] are some of the analyzed aspects in relation to food advertising aimed at children. These studies, however, have focused specifically on television advertising, and have not taken other media into consideration. In addition, scientific literature in Spain does not take into account the advertising of SSBs or SDs either, since it focuses only on food.
The purpose of this study is to find associations between SSB and SD advertisements across different types of media (TV, print, radio, outdoor/Out-of-Home (OOH) and the Internet), the language used and the low nutritional value of products. To that end, we selected the campaigns made by the top 10 companies of these categories between 2013 and 2018.
The results obtained are contrasted with the guidelines determined in the regulatory framework of the PAOS Code in order to examine whether they have been effective. The analysis pays special attention to determining whether advertisers who explicitly express their adherence to the PAOS Code apply the regulations to the advertising discourse they use.
2. Materials and Methods
2.1. Material Design and Procedure
This cross-sectional study was designed based on a mixed-methods approach. A quantitative methodology was used to compile spending data on SD and SSB advertising. These data were extracted from Infoadex, the company that monitors advertising activity in Spain, during the period between 2013 and 2018. This company has the largest database of the sector, classified with the highest level of detail and with quantitative data (insertions, spending and occupation) and qualitative data (advertisements).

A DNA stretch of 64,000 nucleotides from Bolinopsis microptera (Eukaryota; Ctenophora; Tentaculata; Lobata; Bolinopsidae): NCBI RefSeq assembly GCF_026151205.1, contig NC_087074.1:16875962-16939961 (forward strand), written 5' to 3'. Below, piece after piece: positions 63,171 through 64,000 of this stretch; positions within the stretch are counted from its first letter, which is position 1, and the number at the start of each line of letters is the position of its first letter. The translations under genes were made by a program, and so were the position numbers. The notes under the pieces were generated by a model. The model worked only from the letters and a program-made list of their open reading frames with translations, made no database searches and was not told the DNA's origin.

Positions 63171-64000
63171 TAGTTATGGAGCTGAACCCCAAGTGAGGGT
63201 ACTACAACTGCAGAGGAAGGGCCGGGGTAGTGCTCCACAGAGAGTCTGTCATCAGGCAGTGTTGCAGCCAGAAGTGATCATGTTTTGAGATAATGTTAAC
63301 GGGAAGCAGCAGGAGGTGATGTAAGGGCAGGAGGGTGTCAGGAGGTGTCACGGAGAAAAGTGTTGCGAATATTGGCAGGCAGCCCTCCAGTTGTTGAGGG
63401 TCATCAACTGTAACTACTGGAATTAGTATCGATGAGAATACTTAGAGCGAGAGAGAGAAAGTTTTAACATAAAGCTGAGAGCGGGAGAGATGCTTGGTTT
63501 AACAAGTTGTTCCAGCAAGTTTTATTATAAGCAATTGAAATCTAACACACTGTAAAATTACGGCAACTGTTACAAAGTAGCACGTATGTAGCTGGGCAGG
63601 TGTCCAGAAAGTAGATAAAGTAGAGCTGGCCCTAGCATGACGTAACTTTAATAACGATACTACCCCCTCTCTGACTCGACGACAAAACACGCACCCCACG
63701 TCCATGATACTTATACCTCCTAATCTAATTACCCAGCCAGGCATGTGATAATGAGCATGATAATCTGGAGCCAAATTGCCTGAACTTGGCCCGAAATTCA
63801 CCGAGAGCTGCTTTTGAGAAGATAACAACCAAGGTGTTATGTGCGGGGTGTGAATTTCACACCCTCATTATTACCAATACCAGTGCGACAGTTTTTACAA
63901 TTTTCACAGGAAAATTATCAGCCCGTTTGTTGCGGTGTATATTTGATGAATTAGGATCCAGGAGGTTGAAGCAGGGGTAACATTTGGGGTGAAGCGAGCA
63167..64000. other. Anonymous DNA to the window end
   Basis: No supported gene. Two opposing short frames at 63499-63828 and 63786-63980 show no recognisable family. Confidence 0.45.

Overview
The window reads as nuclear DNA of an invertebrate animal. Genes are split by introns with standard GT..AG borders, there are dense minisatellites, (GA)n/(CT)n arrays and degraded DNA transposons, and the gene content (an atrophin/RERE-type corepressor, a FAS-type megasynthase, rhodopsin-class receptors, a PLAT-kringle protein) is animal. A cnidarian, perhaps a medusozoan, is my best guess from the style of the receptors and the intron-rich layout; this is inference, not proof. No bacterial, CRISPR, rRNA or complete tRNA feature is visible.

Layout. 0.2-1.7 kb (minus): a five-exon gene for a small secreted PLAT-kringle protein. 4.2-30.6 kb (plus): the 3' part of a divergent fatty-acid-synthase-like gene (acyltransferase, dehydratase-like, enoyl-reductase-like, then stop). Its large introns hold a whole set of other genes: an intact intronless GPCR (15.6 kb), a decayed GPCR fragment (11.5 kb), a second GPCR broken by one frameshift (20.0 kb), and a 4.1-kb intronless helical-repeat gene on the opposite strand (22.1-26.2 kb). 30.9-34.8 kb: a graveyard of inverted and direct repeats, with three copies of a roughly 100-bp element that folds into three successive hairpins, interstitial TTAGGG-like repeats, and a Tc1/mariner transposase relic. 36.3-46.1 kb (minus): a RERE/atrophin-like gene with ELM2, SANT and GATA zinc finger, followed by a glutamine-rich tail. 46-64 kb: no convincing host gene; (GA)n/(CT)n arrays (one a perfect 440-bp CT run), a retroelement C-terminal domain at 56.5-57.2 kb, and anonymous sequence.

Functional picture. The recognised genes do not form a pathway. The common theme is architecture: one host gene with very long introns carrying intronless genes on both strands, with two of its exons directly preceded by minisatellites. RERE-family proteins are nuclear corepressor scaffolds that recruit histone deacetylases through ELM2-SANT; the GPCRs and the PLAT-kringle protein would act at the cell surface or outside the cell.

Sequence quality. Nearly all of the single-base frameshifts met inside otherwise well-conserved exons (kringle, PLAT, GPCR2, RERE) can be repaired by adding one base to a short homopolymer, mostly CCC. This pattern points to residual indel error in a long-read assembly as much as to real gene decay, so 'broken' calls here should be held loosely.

We took into consideration all types of media that Infoadex monitors: television, press, magazines, radio, outdoor and internet. In this sense, a qualitative analysis was carried out based on the main SD and SSB advertising campaigns that were captured by the Infoadex Mosaico. To that end, we selected the campaigns made by the top 10 companies of these categories (a total of 78 products). In total, we considered a total of 4956 advertisements in order to perform a content analysis based on the following proportion: radio 29%, internet 26%, television 22%, press 10%, magazines 8%, outdoor 4%, and cinema 1%.